Fangbangers of the real world

I can’t help but think of those of us who willingly donate blood as the real-world equivalent of True Blood‘s “fangbangers”.  Fans of the show might wonder (as I do) why anyone would willingly allow themselves to be bitten by blood-thirsty vampires.  And yet we donors do the essentially the same thing, allowing bureaucratic vampires to drain us of our blood.  Of course, the blood we give goes to a good cause, “saves lives” as the Red Cross tells us.  The blood the fictional vampires drink, well, I don’t know what actually happens to that, maybe it’s metabolized and then, you know, ends up in a plumbing system somewhere.

Every time I give blood (I do so 2-3 times/year), I feel like it’s a bad idea.  I wake up on the morning of the donation knowing that I’m going to feel like crap sitting in that chair as the life force is drained from me, and feeling even worse when it is all done, that light-headed, tingly, slightly nauseated feeling that lingers for an hour or so.  I do it because, I’m told, it saves lives and my blood type is one that is always needed.  But I really don’t like doing it.  This isn’t an attempt to gain sympathy, to have people say to me, “You’re so brave for doing this despite hating it.”  Bravery has nothing to do with it.  The sight of blood doesn’t bother me.  Feeling it drain from my body does, and the rational side of my brain repeatedly urges me to give up the charade and stop donating because it’s just too uncomfortable.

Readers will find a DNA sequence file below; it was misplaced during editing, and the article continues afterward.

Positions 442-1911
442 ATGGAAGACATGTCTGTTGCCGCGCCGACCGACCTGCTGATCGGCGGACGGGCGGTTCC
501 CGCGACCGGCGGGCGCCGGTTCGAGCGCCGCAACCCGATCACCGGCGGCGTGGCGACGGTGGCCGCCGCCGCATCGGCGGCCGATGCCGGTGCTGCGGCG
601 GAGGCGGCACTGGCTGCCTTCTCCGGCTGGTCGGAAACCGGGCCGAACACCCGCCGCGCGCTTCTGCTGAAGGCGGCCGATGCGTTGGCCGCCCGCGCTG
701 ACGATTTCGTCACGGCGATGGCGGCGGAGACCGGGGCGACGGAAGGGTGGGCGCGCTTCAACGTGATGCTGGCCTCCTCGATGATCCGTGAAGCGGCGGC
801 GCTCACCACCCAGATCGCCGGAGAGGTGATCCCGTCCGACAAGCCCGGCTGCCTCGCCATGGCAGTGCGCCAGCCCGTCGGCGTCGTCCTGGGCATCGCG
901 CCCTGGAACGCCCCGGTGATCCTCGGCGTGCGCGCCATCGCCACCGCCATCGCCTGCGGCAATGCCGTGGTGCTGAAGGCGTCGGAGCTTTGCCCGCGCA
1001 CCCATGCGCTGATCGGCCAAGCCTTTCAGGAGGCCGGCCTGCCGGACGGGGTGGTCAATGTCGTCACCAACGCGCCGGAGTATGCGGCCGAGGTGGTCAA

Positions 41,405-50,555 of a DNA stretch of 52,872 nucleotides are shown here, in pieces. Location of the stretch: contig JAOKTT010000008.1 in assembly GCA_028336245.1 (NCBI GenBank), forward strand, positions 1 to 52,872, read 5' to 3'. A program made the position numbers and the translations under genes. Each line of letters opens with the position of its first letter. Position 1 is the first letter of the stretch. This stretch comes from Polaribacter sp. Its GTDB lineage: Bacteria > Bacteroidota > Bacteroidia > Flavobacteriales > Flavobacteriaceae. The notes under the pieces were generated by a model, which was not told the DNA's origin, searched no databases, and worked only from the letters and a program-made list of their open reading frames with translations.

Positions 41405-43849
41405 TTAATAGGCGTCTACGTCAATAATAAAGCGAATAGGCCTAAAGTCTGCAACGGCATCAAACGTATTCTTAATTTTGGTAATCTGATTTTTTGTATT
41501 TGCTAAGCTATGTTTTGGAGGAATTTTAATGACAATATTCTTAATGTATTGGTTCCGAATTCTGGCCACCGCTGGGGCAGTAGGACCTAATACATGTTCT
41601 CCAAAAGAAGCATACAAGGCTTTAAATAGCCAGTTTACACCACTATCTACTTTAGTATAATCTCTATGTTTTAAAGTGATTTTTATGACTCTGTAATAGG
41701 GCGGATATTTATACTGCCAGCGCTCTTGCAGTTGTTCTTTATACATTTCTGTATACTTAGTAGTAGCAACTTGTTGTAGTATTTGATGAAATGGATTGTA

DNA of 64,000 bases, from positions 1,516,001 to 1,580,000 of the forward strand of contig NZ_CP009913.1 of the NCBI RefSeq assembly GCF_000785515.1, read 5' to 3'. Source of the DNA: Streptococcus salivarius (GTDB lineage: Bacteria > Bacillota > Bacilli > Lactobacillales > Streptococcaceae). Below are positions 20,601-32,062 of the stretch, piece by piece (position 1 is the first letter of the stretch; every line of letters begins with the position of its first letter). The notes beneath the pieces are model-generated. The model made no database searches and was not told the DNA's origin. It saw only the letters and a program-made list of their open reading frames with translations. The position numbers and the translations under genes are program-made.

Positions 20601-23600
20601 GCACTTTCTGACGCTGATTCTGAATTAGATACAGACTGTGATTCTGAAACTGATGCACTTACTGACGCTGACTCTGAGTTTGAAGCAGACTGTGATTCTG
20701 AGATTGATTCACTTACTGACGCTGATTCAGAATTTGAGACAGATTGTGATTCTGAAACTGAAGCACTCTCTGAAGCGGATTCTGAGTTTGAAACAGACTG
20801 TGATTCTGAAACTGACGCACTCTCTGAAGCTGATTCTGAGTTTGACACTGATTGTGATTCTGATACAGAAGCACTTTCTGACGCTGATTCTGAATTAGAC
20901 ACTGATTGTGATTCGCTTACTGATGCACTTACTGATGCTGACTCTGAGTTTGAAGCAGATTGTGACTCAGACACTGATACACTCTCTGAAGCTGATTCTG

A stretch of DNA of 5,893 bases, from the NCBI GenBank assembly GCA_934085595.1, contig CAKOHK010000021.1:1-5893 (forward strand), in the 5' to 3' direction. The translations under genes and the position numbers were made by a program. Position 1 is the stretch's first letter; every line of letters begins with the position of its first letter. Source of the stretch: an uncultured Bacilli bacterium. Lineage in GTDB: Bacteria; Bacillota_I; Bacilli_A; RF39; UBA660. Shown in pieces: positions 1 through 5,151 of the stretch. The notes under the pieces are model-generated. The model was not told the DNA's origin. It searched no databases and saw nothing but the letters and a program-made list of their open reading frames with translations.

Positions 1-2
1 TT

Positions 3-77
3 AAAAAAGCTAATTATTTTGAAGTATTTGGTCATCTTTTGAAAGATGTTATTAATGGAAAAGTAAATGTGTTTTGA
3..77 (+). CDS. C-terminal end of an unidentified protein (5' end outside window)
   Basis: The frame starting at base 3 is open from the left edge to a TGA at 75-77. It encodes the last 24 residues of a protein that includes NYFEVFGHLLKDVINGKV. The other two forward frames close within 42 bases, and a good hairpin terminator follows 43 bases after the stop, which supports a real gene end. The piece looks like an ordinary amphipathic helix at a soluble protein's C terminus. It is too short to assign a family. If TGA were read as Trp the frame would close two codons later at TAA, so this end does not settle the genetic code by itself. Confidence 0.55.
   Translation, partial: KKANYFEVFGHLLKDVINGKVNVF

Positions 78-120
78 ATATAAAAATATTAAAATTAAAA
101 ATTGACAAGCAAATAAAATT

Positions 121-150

But then I think that maybe one day, Zachary will need blood.  Or Kelly.  And that there’s someone else out there, like me, who hates the process, but does it anyway, and that their blood might help Zach or Kelly when they need it most.  It’s a rationalization and a pretty lame justification, I suppose, but I’m just sentimental enough to fall for it, and so I continue to donate blood, despite the sickly feeling it gives me.  And when the Red Cross shows up here at the office next time, I’ll once again be first in line, like I was today.


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